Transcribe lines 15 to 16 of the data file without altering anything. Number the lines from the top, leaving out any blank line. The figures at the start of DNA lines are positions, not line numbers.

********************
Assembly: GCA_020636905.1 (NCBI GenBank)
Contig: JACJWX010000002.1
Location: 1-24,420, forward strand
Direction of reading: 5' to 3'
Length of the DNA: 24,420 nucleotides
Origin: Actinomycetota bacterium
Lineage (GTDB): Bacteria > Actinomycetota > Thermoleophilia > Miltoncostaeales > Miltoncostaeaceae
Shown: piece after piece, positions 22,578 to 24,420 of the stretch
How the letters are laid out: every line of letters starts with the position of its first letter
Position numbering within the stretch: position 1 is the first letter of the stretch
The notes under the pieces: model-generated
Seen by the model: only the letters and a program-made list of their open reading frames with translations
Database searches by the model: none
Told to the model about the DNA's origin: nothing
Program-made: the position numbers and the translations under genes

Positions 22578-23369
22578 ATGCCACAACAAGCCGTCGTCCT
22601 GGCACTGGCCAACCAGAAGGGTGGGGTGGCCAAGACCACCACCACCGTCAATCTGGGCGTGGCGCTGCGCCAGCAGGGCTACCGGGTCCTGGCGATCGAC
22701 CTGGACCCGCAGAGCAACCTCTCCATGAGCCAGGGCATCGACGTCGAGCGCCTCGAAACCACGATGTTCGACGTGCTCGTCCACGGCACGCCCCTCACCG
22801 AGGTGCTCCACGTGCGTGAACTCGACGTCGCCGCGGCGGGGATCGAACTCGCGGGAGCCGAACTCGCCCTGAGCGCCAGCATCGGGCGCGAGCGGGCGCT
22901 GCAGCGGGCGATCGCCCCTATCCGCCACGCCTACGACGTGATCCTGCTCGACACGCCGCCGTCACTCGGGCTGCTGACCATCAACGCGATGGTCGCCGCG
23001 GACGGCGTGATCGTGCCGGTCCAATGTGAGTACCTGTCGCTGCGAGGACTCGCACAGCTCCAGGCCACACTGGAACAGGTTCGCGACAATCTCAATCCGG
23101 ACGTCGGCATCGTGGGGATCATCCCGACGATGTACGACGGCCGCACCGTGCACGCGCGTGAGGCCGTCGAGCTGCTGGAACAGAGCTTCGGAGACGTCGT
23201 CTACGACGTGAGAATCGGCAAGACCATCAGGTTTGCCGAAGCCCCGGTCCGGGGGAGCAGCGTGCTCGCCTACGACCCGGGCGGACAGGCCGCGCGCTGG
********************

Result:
Program-made: the position numbers and the translations under genes

Positions 22578-23369